|Want to send this page or a link to a friend? Click on mail at the top of this window.|
|Posted February 22, 2004|
|A Leftist Stalwart, Still Fighting the Fight|
|Irving Howe, a founder of Dissent, around 1943. In its first issue the editors wrote, "We are united in the affirmation of a positive belief - the belief in socialisism."|
By FELICIA R. LEE
"Radical journals are like love affairs," says the historian John Patrick Diggins, "easier to start than sustain."
Yet somehow Dissent, a pillar of leftist intellectual provocation, has survived Republican administrations, soundbite-size attention spans and internal feuds to celebrate its 50th anniversary next week.
Started by a group of New York socialists and intellectuals fed up with what they saw as rampant complacency in American thought, Dissent, a quarterly journal, was devoted to slaying orthodoxies on the right and on the left in an era dominated by Joseph McCarthy and Joseph Stalin.
The charismatic literary critic Irving Howe, who was a founder and the first editor, published many of the leading thinkers of the last 50 years: Norman Mailer, Edmund Wilson, Herbert Marcuse, Richard Rorty, Hannah Arendt and Richard Wright, among others. The journal's pages have featured literary Molotov cocktails like Mr. Mailer's "White Negro" in 1957, Paul Goodman's "Growing Up Absurd" in 1960 and Todd Gitlin's "Rise of `Identity Politics' " in 1993.
In an editor's note in the anniversary issue, Mitchell Cohen, a co-editor, reiterated Dissent's unbowed politics.
"If you want to know why Dissent is `left-wing,' look at what the most right-wing administration in recent memory calls its `compassionate conservatism,' " he wrote. "Tax cuts to the benefit of those who can most afford them; Medicare reformed and an energy bill designed to the advantage of corporations and Mr. Bush's political fortunes; disregard of civil liberties; determined chipping at the wall separating religion and state."
In 50 years, a roll-call of intellectual provocateurs have written for Dissent.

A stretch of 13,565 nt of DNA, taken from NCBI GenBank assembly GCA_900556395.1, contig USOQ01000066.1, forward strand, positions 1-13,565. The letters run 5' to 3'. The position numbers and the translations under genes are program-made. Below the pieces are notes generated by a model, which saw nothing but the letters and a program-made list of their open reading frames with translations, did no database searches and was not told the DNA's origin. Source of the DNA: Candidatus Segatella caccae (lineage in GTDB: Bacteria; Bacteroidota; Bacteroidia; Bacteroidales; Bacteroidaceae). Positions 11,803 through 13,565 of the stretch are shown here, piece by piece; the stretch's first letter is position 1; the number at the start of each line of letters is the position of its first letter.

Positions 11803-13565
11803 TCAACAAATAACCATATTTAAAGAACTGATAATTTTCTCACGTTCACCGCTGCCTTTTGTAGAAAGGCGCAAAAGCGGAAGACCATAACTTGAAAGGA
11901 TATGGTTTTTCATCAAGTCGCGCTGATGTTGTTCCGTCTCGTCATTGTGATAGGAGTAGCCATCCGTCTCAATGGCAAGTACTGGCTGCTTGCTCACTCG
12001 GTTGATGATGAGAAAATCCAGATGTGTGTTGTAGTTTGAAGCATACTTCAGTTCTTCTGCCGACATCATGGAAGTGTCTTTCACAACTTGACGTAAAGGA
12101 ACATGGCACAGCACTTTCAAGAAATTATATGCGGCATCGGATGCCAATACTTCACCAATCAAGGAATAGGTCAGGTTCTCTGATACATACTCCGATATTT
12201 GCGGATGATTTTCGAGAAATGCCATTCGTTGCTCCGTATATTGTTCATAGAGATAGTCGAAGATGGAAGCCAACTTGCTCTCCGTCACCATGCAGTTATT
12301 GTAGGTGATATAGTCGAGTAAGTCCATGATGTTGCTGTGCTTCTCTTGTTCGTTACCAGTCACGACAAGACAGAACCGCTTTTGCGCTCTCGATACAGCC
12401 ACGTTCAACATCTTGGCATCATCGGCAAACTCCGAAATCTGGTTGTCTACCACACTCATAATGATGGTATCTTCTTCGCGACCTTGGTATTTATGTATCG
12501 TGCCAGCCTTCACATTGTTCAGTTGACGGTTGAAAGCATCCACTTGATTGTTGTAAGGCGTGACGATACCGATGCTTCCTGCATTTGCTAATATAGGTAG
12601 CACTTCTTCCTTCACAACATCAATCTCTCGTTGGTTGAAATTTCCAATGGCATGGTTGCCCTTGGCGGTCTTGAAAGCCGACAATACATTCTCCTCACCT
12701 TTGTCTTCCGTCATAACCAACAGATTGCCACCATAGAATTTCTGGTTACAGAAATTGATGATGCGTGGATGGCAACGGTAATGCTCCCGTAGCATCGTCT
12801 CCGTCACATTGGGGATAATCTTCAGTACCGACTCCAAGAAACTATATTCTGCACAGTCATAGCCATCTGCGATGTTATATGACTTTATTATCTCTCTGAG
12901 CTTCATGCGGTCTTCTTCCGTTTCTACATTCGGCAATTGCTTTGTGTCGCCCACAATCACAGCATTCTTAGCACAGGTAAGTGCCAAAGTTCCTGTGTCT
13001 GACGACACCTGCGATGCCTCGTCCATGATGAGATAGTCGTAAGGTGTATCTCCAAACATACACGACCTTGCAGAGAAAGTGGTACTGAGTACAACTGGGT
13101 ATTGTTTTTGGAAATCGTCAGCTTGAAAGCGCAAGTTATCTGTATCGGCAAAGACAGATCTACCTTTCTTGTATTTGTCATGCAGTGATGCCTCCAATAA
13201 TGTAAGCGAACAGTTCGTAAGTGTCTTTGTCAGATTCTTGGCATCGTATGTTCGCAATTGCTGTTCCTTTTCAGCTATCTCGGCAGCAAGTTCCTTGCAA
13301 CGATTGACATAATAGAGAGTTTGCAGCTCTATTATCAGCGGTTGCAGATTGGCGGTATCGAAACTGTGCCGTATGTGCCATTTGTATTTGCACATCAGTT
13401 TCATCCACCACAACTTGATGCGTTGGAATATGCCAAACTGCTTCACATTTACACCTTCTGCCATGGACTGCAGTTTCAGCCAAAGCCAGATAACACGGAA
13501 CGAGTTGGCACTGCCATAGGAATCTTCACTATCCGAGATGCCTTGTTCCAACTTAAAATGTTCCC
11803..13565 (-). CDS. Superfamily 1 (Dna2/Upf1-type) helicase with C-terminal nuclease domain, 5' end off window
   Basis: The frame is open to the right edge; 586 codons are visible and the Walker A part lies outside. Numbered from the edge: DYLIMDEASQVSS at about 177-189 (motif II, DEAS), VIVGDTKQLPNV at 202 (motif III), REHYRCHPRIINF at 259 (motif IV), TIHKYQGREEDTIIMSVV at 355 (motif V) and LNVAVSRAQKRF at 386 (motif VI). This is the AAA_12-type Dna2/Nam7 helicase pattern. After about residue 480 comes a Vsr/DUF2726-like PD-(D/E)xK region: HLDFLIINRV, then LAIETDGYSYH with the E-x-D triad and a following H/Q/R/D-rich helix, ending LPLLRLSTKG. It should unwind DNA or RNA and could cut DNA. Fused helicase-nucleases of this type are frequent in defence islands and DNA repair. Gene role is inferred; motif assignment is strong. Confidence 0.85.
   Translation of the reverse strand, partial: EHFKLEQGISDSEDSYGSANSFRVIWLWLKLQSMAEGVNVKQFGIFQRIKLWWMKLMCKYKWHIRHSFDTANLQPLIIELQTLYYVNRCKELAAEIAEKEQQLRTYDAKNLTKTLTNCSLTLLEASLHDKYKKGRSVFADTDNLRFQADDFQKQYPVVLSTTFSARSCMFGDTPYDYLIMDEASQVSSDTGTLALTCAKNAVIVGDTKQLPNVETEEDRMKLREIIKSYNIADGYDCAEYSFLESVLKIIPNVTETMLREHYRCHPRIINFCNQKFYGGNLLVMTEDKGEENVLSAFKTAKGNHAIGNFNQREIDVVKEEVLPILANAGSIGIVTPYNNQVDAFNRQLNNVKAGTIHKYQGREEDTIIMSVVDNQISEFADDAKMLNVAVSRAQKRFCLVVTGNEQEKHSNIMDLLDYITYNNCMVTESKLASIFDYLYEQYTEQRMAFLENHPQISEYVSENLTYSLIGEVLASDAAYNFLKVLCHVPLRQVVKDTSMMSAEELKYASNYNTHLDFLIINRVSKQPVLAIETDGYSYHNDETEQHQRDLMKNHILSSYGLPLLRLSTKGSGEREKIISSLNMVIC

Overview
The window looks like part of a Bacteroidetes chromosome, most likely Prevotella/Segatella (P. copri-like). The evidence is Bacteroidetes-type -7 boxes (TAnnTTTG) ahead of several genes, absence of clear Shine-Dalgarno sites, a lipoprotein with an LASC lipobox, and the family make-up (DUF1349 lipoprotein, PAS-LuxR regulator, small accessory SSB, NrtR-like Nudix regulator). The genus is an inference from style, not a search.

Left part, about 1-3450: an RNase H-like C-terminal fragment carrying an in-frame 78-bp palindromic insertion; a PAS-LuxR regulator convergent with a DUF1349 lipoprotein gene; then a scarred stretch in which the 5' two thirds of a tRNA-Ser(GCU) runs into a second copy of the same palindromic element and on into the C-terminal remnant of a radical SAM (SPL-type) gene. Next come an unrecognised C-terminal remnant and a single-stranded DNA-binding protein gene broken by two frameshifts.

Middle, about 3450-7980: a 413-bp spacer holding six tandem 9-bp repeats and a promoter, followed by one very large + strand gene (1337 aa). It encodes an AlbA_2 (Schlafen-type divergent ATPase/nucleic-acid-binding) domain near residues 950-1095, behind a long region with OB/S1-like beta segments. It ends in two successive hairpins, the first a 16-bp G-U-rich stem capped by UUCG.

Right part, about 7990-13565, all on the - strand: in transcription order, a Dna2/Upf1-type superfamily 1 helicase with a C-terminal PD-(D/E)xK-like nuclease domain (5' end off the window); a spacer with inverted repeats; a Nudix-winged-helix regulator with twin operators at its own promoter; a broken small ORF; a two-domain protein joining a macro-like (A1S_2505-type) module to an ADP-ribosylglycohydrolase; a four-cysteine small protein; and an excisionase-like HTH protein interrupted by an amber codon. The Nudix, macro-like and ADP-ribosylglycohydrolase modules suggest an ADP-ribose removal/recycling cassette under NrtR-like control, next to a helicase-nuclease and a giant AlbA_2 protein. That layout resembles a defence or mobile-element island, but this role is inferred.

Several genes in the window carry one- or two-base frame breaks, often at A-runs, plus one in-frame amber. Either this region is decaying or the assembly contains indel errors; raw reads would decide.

Yet even Dissent's editors admit that the primary challenge in recent years has been to attract young readers and to chart a political course in a time when the goals are far less clear than reacting to Stalin abroad, challenging McCarthy at home and desegregating lunch counters.
"The old left was very ideological, the founding editors were really skeptical about the shape of the world," said Michael Walzer, the other co-editor and a professor of social science at Princeton's Institute for Advanced Study. "And the right was intellectually vacuous. Now the right is highly ideological, and the left is searching."
Given the current political climate, "Dissent is kind of an anomaly," said Mr. Diggins, the historian. "Much of the world has moved away from socialism, and they're still trying to champion the old cause. It's a magazine that's all heart and good hope, and how it manages to save itself from political despair is beyond me."
Partisan Review, the house organ for a generation of American intellectuals and writers, ceased publishing in April after 66 years, having drifted rightward from its anti-Stalinist origins. Like Dissent, it never had a circulation that topped 15,000. Commentary, founded in 1945, had also turned to neo-conservatism by the 1970's. Dissent has often been fiercer in its critique of the left than other leftist publications like The Nation, a weekly published since 1865.
As always, the magazine struggles financially. It has a circulation ranging from 8,000 to 10,000 and an annual budget of $250,000, which pays 60 to 65 percent of its operating costs. During its 50 years of publication, costs have always been covered by fund-raising and donations.
There was just as little money in 1954, but there was more clarity. The founders included the art critic Meyer Shapiro, the educator Simone Plastrik and her husband, Stanley Plastrik, a history professor. "We are united in the affirmation of a positive belief the belief in socialism," stated the journal's first "Word to Our Readers." It pledged to attack all forms of totalitarianism, whether Fascist or Stalinist, and stated that it was neither a political party nor a group.
That first issue, which sold for 60 cents, featured Howe (who died in 1993) on "Stevenson and the Intellectuals" and another founder, the sociologist Lewis Coser, writing about "Government by Secrecy."
Over the years Howe and other editorial board members increasingly saw socialism as a standard by which to measure progress, rather than a realistic blueprint for America, said Gerald Sorin, the director of Jewish Studies at the State University of New York at New Paltz and the author of "Irving Howe: A life of Passionate Dissent" (New York University Press, 2002).
"Fifty years is a nice achievement. They were always running on a shoestring and never had an office, and were constantly badgering people for money," Mr. Sorin said. "The way I see it, it allows a nucleus of progressive, politically minded people to hang on, it gives them a life raft."
Copyright 2004 The New York Times Company. Reprinted from The New York Times, Arts & Ideas, of Saturday, February 21, 2004.
|Wehaitians.com, the scholarly journal of democracy and human rights|
|More from wehaitians.com|